Selective reporting Forecasts may be more likely to be published or disseminated, if they are more extreme Very difficult to diminish, especially in charged environments; needs to be taken into account in appraising the credibility of extreme forecasts.

Failure in epidemic forecasting is an old problem. In fact, it is surprising that epidemic forecasting has retained much credibility among decision-makers, given its dubious track record. Modeling for swine flu predicted 3,100-65,000 deaths in the UK [11]. Eventually only 457 deaths occurred [12]. The prediction for foot-and-mouth disease expected up to 150,000 deaths in the UK [13] and led to slaughtering millions of animals. However, the lower bound of the prediction was as low as only 50 deaths [13], a figure close to the eventual fatalities. Predictions may work in “ideal”, isolated communities with homogeneous populations, not the complex current global world.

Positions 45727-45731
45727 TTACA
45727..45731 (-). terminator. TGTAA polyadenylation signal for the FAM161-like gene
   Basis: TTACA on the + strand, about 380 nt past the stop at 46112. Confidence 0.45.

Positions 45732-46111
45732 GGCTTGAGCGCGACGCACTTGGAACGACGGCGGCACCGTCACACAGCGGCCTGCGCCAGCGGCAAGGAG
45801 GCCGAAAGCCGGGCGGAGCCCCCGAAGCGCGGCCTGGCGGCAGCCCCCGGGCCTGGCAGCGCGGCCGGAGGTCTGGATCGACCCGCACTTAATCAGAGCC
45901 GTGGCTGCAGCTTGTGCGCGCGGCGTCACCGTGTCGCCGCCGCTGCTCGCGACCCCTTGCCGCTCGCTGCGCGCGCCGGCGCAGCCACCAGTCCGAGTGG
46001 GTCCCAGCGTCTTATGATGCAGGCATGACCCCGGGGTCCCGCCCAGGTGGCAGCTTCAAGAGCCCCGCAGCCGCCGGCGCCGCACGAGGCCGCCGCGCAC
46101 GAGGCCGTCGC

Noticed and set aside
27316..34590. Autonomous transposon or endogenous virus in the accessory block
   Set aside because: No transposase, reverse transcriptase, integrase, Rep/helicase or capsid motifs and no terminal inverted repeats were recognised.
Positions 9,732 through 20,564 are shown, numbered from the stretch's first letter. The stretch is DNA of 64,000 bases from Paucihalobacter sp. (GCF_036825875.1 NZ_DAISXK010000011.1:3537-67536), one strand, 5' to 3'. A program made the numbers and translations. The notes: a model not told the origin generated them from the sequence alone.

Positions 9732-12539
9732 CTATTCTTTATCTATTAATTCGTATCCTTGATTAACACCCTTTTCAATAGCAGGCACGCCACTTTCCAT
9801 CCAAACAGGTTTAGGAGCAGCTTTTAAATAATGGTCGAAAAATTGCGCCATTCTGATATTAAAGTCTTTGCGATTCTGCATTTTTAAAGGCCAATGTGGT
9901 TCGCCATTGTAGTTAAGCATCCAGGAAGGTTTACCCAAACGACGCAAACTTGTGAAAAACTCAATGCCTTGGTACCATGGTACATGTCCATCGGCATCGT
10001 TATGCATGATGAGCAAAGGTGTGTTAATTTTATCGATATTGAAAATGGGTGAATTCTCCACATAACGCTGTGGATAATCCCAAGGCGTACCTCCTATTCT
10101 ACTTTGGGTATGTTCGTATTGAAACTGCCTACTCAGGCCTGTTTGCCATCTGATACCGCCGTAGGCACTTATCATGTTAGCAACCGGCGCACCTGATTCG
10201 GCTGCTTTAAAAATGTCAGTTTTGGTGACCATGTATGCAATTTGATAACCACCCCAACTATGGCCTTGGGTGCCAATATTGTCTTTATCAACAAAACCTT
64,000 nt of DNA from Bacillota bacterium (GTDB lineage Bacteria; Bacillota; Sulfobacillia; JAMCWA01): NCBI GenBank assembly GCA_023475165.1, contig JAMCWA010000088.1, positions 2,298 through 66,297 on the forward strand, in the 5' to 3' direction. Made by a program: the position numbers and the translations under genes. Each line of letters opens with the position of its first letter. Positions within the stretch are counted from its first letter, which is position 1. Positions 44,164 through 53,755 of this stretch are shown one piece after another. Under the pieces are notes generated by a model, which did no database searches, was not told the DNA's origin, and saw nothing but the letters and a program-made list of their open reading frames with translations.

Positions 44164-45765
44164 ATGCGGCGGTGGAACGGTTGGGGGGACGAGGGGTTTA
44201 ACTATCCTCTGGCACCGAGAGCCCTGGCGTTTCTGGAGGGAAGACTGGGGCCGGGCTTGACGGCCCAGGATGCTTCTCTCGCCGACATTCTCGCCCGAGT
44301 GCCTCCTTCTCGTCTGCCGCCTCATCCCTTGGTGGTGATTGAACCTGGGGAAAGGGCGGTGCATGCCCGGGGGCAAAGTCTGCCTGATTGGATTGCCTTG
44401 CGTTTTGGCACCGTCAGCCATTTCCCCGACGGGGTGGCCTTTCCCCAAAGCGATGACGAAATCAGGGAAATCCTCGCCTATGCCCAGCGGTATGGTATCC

Figure 1: Predictions for ICU beds made by the IHME models on March 31 for three states, California, New Jersey and New York. For New York the model over predicted enormously, and then it under predicts.  For New Jersey, a neighboring state, the model started well but then it under predicts, while for California it predicted a peak which never eventuated.

Despite these obvious failures, epidemic forecasting continued to thrive, perhaps because vastly erroneous predictions typically lacked serious consequences. Actually, erroneous predictions may have been even useful. A wrong, doomsday prediction may incentivize people towards better personal hygiene. Problems starts when public leaders take (wrong) predictions too seriously, considering them crystal balls without understanding their uncertainty and the assumptions made. Slaughtering millions of animals in 2001 aggravated a few animal business stakeholders, most citizens were not directly affected. However, with COVID-19, espoused wrong predictions can devastate billions of people in terms of the economy, health, and societal turmoil at-large.